This issue is rampant across higher-educational institutions as well; the All India Council of Technical Education stated that they received complaints about the non-payment of salaries and directed institutions against withholding salaries. The new academic year poses fresh challenges for these professors who are striving to provide the best education possible despite the extraordinary circumstances.

Online classes also demand a significant commitment of time, effort, and resources on behalf of the instructors. Professors (from private colleges like FLAME University and government colleges like NALSAR) have been receiving training to familiarize themselves with online platforms, and are devising new teaching strategies to provide students with a “virtual classroom experience”. They have also been revising course structures, learning material, and evaluation methods to suit online platforms.

Considering students are availing online classes as per the regular university schedule, any waiver or alteration of tuition fees to the detriment of professors would be unjust. In fact, universities (or departments within them) are cutting costs by refraining from hiring new teaching staff or laying off staff on probation. This has increased the strain departments’ existing resources, and existing faculty now have to cater to expanding student bodies. Their increased efforts cannot be ignored; regular salary contracts ought to be upheld. 

Faculty aside, virtual education may require greater access to online resources or subscriptions to knowledge platforms. Institutional subscriptions to academic publications and resource hubs like JSTOR, HeinOnline, Oxford Publications, etc are not inexpensive. 

Data from RTI requests filed over 2017-18 revealed that IIT Kharagpur spent around ₹18.86 crores on online resources while IISc spent approximately ₹16+ crores on e-resources. Credit: T. Prashant Reddy and Vishal Rakhecha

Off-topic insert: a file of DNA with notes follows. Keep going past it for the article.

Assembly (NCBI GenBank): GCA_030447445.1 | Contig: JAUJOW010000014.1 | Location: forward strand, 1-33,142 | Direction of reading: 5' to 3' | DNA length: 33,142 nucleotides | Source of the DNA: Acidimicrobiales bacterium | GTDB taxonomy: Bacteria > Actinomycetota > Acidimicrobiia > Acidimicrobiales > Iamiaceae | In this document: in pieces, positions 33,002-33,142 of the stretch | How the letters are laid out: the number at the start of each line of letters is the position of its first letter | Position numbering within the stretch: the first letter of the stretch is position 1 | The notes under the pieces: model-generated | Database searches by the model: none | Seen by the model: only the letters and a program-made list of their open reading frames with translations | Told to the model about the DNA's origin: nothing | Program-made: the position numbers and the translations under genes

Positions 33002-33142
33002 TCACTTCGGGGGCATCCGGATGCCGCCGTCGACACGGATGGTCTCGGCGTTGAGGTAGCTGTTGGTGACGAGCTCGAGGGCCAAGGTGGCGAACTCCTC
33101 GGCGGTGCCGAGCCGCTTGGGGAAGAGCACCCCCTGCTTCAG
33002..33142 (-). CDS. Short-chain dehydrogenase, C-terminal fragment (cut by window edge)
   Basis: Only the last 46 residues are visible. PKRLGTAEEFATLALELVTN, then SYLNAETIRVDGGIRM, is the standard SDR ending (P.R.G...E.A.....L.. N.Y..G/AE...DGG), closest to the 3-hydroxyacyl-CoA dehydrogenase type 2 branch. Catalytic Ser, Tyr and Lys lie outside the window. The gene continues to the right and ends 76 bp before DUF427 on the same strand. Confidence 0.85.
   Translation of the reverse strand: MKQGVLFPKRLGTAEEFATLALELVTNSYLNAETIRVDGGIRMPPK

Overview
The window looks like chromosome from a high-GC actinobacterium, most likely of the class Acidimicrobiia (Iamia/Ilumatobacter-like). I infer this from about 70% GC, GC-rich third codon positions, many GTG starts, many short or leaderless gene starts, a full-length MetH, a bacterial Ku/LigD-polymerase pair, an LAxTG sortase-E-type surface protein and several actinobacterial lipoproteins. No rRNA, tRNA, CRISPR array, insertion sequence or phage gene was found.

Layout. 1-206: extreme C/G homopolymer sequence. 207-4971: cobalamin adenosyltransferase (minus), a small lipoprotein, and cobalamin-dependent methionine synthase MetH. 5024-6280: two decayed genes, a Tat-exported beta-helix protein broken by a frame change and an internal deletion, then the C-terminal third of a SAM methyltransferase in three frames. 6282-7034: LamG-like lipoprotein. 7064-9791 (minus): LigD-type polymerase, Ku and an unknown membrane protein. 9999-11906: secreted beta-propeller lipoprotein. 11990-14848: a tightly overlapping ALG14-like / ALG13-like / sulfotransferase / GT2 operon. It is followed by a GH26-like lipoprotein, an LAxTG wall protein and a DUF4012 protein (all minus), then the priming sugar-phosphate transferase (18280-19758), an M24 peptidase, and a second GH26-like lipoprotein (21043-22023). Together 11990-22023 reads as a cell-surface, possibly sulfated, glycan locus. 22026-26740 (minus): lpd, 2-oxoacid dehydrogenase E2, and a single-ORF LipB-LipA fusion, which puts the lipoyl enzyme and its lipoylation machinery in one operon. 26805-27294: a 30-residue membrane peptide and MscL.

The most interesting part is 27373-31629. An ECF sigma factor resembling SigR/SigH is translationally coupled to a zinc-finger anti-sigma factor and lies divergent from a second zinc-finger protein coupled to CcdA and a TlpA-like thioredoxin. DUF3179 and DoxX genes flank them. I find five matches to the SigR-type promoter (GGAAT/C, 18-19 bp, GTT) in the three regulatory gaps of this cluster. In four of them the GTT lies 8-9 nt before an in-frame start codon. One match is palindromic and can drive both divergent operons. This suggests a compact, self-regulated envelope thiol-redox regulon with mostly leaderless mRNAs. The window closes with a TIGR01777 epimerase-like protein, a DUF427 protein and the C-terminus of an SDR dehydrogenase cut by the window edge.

Institutional subscriptions to platforms such as Zoom, Cisco Webex, and Microsoft Office are new, necessary, and expensive expenditures for universities. Zoom’s starting education plan for 20 hosts costs a hefty USD 1,800 (around ₹1.35 lakhs) annually, whereas an annual plan from Cisco Webex costs between 15,000 to 50,000 per host. Universities are also exploring options that enable them to conduct exams online, the software for which amount to roughly ₹500 per person per examination, which is much more than what would be incurred in traditional pen-and-paper tests. 

The ‘Other’ 

Apart from costs for operating academics, university fee structures typically include electricity, water charges, library fees, mess/canteen charges, co-curricular activities, administrative costs, and infrastructure development fees. Residential colleges charge for rent as well. Many of these expenses are incurred despite the students’ absence on campus.

That students should not have to pay for facilities that they are availing seems fair, but a blanket waiver of these costs would be financially damning for universities. Water and electricity charges, for example, entail a certain minimum amount that needs to be paid regardless of whether the services are not being used. Keep in mind that educational institutions, especially private ones, are charged under the commercial slab for electricity. The sudden closure of campuses forced most students to leave their belongings behind in hostel rooms, which means that these are technically ‘occupied’. They are therefore incapable of being used for any other purpose in the meantime, even for quarantining people. 

Last, and by no means the least important issue, is the fact that universities employ a huge number of staff beyond teaching faculty, right from administrators and technicians, to kitchen staff, bus drivers, and janitors. Many in these groups belong to economically weaker sections of society and have families dependent on these universities for sustaining their livelihoods. Reducing fee structures may lead to layoffs or major salary cuts, at the very least. This is where the ethical onus falls on universities, who must continue paying staff members or offer fair retrenchment benefits in case they are laid off.